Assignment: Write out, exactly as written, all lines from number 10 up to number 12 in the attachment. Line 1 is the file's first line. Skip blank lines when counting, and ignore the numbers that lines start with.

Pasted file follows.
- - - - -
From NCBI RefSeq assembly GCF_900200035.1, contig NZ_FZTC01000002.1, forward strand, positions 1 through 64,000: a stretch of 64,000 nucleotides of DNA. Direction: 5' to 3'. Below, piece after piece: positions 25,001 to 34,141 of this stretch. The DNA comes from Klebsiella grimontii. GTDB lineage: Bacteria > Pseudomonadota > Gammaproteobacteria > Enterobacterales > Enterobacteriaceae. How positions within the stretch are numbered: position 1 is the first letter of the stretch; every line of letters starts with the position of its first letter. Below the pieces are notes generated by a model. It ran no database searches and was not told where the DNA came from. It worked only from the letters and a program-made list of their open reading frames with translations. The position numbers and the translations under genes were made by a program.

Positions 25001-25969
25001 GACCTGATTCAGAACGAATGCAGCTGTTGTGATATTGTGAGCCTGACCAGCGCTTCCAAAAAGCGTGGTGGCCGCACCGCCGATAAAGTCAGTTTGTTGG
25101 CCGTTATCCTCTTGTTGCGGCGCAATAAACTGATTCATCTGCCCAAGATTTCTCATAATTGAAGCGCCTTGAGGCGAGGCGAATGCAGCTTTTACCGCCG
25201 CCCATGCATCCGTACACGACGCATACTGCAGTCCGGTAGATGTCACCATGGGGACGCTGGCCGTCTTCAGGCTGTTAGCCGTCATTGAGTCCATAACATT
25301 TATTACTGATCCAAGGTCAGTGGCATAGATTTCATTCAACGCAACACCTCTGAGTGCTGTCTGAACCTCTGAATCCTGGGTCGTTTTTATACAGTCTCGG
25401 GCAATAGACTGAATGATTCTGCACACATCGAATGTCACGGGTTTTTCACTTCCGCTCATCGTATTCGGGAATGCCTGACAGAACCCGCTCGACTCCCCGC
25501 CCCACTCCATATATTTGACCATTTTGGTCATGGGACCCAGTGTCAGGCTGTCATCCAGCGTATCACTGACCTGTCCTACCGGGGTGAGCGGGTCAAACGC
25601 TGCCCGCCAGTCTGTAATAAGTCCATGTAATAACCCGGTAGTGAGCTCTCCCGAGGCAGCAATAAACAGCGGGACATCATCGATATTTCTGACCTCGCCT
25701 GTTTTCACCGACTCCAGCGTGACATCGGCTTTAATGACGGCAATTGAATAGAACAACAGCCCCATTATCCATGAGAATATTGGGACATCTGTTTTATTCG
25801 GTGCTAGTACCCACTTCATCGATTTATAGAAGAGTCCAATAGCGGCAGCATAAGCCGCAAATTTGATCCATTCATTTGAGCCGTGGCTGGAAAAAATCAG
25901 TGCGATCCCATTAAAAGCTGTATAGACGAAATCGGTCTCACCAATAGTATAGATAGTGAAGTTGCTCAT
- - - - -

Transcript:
25701 GTTTTCACCGACTCCAGCGTGACATCGGCTTTAATGACGGCAATTGAATAGAACAACAGCCCCATTATCCATGAGAATATTGGGACATCTGTTTTATTCG
25801 GTGCTAGTACCCACTTCATCGATTTATAGAAGAGTCCAATAGCGGCAGCATAAGCCGCAAATTTGATCCATTCATTTGAGCCGTGGCTGGAAAAAATCAG
25901 TGCGATCCCATTAAAAGCTGTATAGACGAAATCGGTCTCACCAATAGTATAGATAGTGAAGTTGCTCAT